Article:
Choosing to start your indoor climbing session with bouldering or top roping will directly impact how much you get out of it. I spent the past few hours researching which of these climbing types you should do first in your session. Here is what I found out:
As a general rule, you should do an easy bouldering warm up before every session. After the warm up, start your session with the type of climbing you want to improve the most. Top rope first to focus on muscular endurance and cardio. Boulder first to focus on strength and dynamic movements.
Although this seems straight forward, there are some nuances involved with it. In this article, I discuss these nuances when structuring your climbing session to meet your goals.
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Begin Your Session With a Bouldering Warm Up
I am a firm believer that every session should start with a warm up. Warming up will not only get your heart rate up and muscles warm but it will also help you prevent injuries.
You cannot climb if you are injured. Take the 10 minutes (or less) to do a proper warm up. It may seem like a waste of time but trust me, it is not. It will help keep you feeling strong and climbing frequently.
The easiest way to warm up is to do some very easy climbing on the bouldering wall and progressively climb harder. While nothing is stopping you from warming up on the top rope wall, the bouldering wall is much easier to use for this.
The bouldering wall will provide you with easy access to a wide variety of different holds and moves. Plus, you will not have to wear a harness or clip into the top rope machine to use it.
I recommend checking out Andrew MacFarlane’s YouTube video below which follows the warm up of professional climber Louis Parkinson. While you may not need as intense or as long a warm up as Louis, the video shares some great information and warm up ideas.
Focus on Which Climbing Type You Want to Improve
After you have thoroughly warmed up, it is time to start the actual session.
You will be the most fresh and will be able to give your best effort in the beginning of every session. As the session wears on, you will start to become fatigued and won’t be performing at 100%. We want to take full advantage of this beginning window when you are able to climb your hardest.
To do this, you need to decide which type of climbing you want to focus on for that session. You then will use the majority of your time trying to improve that type of climbing.
If you want to become a bouldering master, you should make bouldering the primary focus of most (if not all) of your sessions. The same goes for top roping.
That being said, I believe that all climbers (especially ones with less than 1 year of climbing experience) should both boulder and top rope. Doing both of these will help you become a more well rounded climber.
Just remember that there is no wrong choice when deciding which one to pick. It is entirely up to you to decide what you want to improve the most.
Both bouldering and top roping will improve every aspect of your climbing ability if done correctly. That being said, they tend to emphasize different aspects. I discuss what the primary focus of each of these is below.
Bouldering Focused Session
Bouldering problems are much shorter than top rope routes. Therefore, the bouldering problems are typically made to be harder and require more dynamic movements than the top rope routes.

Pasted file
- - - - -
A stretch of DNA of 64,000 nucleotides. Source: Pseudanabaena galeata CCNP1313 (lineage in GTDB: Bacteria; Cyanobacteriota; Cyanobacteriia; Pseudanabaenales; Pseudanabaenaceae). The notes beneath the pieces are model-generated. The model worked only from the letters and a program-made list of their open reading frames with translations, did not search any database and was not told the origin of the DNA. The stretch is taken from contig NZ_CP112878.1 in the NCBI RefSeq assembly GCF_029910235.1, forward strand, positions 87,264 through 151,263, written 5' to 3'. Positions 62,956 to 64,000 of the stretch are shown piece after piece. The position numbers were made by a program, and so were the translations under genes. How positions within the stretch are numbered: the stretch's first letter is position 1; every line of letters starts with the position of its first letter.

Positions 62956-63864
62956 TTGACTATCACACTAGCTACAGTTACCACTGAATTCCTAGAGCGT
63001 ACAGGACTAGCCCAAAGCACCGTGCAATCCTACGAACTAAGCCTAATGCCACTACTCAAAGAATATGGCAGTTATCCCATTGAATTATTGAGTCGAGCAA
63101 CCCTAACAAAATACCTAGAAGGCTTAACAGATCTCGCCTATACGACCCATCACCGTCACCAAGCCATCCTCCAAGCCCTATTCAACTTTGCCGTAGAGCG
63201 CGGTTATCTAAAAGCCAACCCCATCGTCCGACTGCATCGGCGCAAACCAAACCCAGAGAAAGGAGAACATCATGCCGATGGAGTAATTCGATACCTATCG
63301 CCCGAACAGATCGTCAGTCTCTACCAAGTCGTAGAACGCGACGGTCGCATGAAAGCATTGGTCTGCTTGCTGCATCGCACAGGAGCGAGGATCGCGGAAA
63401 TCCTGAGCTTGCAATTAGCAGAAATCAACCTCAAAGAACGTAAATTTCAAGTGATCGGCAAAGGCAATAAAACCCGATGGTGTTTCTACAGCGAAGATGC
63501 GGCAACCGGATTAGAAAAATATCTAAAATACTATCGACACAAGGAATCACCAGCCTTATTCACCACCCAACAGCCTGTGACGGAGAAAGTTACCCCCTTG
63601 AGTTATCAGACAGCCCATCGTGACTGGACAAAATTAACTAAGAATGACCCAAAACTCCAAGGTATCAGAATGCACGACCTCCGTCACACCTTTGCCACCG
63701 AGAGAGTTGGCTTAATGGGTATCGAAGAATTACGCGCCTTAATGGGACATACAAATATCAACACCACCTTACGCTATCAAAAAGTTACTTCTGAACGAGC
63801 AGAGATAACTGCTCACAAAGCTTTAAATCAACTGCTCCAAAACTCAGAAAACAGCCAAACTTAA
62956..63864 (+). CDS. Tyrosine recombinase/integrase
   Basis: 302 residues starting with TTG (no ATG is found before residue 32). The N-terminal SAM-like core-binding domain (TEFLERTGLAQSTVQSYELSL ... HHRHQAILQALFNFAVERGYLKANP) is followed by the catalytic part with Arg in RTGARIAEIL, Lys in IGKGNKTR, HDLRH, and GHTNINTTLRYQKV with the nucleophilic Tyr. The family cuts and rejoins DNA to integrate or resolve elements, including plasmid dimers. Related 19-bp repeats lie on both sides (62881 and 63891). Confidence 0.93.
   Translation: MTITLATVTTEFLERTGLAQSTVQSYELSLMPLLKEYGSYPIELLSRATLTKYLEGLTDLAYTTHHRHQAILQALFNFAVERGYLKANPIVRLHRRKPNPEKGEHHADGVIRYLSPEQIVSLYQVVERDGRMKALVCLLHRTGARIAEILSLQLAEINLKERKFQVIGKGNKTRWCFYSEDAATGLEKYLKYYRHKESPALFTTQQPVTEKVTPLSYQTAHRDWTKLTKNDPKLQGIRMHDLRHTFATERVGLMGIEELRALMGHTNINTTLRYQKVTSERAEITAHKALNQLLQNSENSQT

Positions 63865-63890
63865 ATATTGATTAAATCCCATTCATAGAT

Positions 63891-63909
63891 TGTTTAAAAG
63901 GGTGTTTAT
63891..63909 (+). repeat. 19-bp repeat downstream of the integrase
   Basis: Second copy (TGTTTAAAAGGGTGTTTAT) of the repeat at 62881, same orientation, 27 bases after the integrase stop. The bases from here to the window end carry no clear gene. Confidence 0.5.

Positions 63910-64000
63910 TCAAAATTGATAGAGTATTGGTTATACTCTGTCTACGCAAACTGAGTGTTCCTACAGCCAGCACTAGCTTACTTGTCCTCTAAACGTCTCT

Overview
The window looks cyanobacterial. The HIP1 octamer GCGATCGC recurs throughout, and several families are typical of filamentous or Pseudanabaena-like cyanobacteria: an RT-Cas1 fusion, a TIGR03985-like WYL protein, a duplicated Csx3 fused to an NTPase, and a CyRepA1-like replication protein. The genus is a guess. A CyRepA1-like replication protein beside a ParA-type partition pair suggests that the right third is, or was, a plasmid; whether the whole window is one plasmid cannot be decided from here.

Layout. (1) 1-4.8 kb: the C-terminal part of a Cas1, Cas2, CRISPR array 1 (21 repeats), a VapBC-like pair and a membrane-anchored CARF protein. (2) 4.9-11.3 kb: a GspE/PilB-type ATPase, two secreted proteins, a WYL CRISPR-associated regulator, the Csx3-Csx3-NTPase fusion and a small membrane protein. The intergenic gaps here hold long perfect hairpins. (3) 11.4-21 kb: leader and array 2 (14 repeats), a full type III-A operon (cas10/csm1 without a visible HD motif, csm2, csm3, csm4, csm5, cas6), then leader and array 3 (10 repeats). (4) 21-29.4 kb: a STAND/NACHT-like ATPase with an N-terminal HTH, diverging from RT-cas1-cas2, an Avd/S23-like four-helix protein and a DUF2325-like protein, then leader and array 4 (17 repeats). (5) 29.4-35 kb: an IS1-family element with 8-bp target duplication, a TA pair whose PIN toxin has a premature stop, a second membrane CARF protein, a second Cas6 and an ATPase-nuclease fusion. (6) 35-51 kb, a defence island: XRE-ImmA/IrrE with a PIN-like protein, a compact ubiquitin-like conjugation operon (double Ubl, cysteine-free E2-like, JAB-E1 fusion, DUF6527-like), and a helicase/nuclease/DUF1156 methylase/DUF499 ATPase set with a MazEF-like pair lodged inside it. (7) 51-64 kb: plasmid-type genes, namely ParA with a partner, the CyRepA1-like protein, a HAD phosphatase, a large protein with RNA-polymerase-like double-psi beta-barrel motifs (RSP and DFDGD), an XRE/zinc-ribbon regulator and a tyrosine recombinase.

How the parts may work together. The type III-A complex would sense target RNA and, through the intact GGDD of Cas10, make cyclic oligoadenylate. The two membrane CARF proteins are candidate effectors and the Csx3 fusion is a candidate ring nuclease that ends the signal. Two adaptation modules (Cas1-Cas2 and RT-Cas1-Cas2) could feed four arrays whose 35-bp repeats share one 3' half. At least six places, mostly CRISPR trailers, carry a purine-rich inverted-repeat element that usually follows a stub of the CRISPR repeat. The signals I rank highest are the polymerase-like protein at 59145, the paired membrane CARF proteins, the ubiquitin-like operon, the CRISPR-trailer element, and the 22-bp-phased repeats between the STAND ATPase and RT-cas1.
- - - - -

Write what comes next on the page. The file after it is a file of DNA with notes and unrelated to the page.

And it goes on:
Note: this is a generalization, not ALL bouldering problems will be made this way. There are a good amount of boulder problems that require tremendous technique and balance to send and are not just brute force.
As a general rule, climbers will need a lot of muscular strength and explosive power to send hard boulders. Beginning and focusing your session on bouldering will help develop this strength and power.
Top Rope Focused Session
Top rope routes are much longer than bouldering problems. Therefore, they are typically made to have easier moves and require a larger amount of static movements than the top rope routes. (This is a generalization like the one made above. There are a lot of top rope routes that have extremely difficult moves that require a lot of strength).
As a general rule, climbers will need a lot of muscular and cardiovascular endurance to send har top rope routes. Beginning and focusing your session on top roping will help develop this endurance.
Switch Your Climbing Type To End Your Session
Top roping and bouldering compliment each other very well. Top roping will help you with bouldering and vice versa.
Bouldering for more than just a few minutes will require a degree of muscular endurance. Finishing off your bouldering session with some top rope is a great way to work on this and get your forearms more pumped than a bike tire.
The crux of top rope/sport climbing routes is the hardest part of them. The crux often requires a combination of strength and technique to send. Bouldering at the end of your session when you are exhausted (just how you will be when reaching the crux) will help you prepare and train this.
So, once you have spent the majority of your time working on the one you wanted to improve, switch to the other. Think of this as putting the icing on a cake. You already made the cake, now it’s just time to finish it off.
The Bottom Line
Always do a brief warm up to get your muscles warm before your session to help prevent injuries. Start your working session with the type of climbing you wish to work on and improve the most. Finish off the session with the other type to help you become a more well-rounded climber.